Saturday, 29 September 2012


I've strongly resisted getting an e-book reader, but with the prospect of some boring days ahead, out of office, with books I want to read for research, I finally got a Kobo eReader Touch.

The choice was partly down to review recommendation (it was Wired Magazine's 2012 Editor's Pick for Best eReader); partly specifications (anecdotally, I'd seen accounts that it handled PDFs unproblematically, as well as EPUB); and partly cheapskate (it's less expensive than the equivalent Kindle).

This is not going to be any kind of systematic review: what you see is what you get. It has a ambient light display (not backlit) with good black on light-grey contrast, and straightforward touch controls. It charges and connects through your computer USB port, and you synch it with the Kobo site to download books.

Kobo's library doesn't seem wildly large, but I chiefly wanted it for out-of-office reading of PDFs from the Internet Archive (mainly connected with the Maxwell Gray project and quite a few other Victorian novels that are on my to-read list). I loaded a few, but when it came to it on the day - the prospect of five hours having chemotherapy - some less demanding reading appealed more, and I found some obscure Keith Laumer and Philip José Farmer works online.

One slight horror story. I got a Kobo from Argos a fortnight ago, and it was bricked: nothing would turn it on or charge it. Kobo's e-mail support were very thorough, but ultimately it came down to their telling me to try stuff that required it to be charged, and my repeatedly telling them it wouldn't charge. When it got to some request to send in a huge list of specifications, including photos of the device, I cut to the chase and I took it back to Argos, and they replaced it with one that worked straight out of the box. I've no idea how common a problem this might be. Anyhow, I've a working device now, and am very pleased with it.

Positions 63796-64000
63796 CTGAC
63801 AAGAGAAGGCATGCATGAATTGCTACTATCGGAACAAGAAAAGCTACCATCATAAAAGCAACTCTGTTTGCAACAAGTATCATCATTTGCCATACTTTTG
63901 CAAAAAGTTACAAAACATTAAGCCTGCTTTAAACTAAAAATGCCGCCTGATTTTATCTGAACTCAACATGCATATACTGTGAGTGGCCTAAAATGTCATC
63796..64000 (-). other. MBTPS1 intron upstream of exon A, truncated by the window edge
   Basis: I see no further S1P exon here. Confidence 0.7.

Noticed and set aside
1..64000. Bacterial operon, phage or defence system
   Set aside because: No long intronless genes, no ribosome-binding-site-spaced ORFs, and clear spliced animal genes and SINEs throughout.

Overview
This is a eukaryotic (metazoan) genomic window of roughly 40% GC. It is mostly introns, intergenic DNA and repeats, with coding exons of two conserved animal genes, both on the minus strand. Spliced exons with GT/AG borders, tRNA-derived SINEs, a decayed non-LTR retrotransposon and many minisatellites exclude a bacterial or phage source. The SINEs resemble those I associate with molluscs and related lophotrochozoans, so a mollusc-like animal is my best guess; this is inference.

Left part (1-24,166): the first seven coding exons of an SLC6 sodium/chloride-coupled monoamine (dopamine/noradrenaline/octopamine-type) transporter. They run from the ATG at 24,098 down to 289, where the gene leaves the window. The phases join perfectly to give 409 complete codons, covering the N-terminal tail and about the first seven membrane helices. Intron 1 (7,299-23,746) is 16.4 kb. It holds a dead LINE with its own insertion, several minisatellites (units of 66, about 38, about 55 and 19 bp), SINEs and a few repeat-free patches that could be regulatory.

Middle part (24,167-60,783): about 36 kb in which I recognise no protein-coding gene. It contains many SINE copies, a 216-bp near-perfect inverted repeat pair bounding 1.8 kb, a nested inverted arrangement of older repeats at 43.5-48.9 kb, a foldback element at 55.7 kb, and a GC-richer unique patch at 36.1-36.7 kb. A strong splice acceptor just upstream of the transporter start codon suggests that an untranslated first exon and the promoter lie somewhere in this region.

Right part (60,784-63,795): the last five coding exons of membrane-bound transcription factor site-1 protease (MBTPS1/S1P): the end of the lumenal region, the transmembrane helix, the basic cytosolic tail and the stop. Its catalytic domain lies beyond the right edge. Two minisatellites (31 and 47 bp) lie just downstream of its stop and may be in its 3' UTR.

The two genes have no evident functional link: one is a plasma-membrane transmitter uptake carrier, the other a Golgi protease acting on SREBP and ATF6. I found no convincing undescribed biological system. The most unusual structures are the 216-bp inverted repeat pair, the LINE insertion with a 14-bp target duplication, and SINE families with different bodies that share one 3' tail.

synching with laptop

Addendum: I should specify that PDFs out of the Internet Archive are a little touchy on e-readers. Because those scanned by Google are basically just big graphics images, you can't independently change font size as with EPUB, only do a global zoom, nor can you search inside the document. Google PDFs also have the annoying feature that, because of end matter, physical page in the PDF doesn't match the page numbering in the book. Nevertheless, they're accurate facsimiles, and better than the Internet Archive EPUB option, which tends to have a lot of OCR errors. For example, the frontispiece of The World Mender by Maxwell Gray (Mary G Tuttiett) reads in EPUB:
Oomian, xqz6, bt M. G. TUTTIErr
Ariscy lift up your hearts^ o  waking millionsy o wearied millionSy
With toil oppressed To Him that worketh ever. That sleepeth neverj But giveth rest!
- Ray

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